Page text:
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"A good person leaves an inheritance for their children’s children, but a sinner’s wealth is stored up for the righteous." Proverbs 13.22

"Dùthchas" - that enigmatic word: so difficult to translate, yet encapsulating what lies at the heart of Gaelic identity. I've just been re-reading Ryan Dziadowiec's article in a recent WHFP (220304) in which the Grimsay-based PhD student who is originally from Poland, quotes 4 definitions from Dwelly's dictionary: place of birth; hereditary temper, spirit, blood; visage or countenance; hereditary right. None of these quite does justice to the concept, so Dziadowiec takes recourse to the rich store of indigenous proverbs, many of which are to be found in Sherrif Alexander Nicolson's collection and are further elucidated in the Tobar an Dualchais online archive.

Dziadowiec observes that "... (in) a changing world, it is inspiring to see people across the Gàidhealtachd connecting with the cultural 'mycelium' of their place and rooting themselves in it, whether it is their ancestral homeland or adoptive home." And then he concludes: "History shows that if it is cultivated and nourished, dùthchas can be a well-spring of transformative energy for place-based revitalisation."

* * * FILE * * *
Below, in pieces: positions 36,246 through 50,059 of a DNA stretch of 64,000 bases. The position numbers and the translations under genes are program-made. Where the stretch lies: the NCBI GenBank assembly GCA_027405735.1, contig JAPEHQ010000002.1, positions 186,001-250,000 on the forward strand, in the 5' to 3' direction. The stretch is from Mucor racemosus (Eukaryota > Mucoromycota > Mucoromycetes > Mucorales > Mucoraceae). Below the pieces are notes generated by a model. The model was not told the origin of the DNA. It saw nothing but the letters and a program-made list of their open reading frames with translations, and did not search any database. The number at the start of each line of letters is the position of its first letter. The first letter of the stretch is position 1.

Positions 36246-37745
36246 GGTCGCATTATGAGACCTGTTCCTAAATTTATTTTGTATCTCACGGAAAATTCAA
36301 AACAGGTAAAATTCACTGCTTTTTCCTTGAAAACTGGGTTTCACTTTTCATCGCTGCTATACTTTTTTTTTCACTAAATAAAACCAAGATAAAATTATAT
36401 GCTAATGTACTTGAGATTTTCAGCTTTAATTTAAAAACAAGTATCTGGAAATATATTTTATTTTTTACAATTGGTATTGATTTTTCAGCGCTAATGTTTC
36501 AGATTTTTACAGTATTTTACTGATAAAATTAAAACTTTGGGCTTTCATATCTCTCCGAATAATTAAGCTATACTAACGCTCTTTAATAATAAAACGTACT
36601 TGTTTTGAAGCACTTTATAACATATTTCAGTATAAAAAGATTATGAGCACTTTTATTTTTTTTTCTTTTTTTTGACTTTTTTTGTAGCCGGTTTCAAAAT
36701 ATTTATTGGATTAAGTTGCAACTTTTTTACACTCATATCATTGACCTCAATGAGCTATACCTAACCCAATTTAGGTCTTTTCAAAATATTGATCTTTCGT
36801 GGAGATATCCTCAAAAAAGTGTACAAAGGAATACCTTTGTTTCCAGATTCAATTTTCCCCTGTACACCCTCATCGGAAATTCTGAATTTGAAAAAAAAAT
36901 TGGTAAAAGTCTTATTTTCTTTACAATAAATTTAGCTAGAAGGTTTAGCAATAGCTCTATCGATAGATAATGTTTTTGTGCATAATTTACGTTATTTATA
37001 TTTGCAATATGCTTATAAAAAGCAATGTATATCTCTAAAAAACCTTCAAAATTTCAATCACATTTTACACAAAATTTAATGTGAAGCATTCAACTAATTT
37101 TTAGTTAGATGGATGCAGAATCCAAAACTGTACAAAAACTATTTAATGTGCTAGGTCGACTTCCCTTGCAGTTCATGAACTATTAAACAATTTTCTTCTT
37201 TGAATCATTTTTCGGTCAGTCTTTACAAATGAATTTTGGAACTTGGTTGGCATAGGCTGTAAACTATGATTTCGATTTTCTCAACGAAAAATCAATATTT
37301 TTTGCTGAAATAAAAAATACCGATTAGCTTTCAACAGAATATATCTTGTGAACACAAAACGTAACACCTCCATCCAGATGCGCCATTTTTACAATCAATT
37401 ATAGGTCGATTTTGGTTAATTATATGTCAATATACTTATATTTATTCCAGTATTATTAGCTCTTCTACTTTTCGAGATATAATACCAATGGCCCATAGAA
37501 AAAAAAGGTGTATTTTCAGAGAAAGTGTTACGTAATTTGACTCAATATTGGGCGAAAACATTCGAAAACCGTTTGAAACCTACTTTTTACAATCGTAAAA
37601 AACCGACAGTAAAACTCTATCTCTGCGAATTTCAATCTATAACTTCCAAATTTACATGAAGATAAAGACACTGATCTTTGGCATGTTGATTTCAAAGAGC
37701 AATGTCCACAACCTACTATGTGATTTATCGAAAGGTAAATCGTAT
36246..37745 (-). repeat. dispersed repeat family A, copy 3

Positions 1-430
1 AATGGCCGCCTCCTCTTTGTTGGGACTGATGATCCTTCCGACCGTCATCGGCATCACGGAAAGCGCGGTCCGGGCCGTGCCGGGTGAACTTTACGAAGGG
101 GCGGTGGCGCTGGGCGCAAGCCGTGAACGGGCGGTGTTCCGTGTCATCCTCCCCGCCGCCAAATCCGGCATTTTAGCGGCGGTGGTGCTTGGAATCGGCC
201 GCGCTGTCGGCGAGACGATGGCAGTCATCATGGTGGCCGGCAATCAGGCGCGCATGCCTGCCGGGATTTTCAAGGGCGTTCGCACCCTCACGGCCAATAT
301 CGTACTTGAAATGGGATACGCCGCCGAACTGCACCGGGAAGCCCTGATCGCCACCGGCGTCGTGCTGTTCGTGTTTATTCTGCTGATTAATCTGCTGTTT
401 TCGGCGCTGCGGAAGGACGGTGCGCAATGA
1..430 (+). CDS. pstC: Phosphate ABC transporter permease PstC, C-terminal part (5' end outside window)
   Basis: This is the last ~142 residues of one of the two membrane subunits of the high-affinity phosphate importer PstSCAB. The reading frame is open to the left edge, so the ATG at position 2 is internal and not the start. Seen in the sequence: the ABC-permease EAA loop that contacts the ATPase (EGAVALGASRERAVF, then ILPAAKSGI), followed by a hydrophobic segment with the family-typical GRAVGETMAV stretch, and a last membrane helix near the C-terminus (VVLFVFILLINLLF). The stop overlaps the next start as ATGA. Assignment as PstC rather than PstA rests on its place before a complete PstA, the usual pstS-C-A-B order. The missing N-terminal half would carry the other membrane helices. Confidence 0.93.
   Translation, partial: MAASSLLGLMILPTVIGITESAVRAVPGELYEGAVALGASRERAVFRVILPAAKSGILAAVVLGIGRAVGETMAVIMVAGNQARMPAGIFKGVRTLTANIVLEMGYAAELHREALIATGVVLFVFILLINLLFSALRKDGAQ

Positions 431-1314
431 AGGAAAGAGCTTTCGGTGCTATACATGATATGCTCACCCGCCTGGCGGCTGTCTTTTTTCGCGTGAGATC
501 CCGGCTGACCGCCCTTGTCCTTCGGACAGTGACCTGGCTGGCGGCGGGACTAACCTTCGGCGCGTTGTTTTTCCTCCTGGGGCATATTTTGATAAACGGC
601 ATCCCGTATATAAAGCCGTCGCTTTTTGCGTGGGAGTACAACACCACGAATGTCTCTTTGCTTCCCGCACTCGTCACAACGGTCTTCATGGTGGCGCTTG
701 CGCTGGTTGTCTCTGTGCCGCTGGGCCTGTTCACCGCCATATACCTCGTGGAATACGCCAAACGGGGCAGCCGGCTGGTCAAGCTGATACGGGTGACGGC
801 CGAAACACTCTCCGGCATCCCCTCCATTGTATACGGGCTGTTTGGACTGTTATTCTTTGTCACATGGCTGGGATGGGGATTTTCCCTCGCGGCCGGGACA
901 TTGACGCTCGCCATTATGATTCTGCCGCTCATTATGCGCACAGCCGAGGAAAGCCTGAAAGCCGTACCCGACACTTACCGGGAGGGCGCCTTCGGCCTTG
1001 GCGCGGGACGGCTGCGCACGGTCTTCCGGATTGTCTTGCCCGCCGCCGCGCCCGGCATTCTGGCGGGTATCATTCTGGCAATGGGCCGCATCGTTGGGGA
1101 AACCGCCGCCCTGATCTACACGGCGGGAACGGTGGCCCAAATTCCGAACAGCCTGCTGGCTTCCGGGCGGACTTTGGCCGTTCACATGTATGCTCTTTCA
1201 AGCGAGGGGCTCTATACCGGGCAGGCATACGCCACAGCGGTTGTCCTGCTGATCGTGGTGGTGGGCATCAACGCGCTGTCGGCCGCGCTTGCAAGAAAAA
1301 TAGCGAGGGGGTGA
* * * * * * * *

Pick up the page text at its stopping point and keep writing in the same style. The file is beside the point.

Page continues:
Proverbs also occupy a cherished position in the Bible. Like poetry, they can often express and get to the heart of a concept more pithily than prose. Yet, between them, the prose, poetry and proverbs of the Bible orient us towards a new identity as adopted sons and daughters of our Creator God. This new identity does not obliterate our origins. Rather it transcends and fulfils them, whoever we are and wherever we have come from, reconciling us and granting us a new and shared future.



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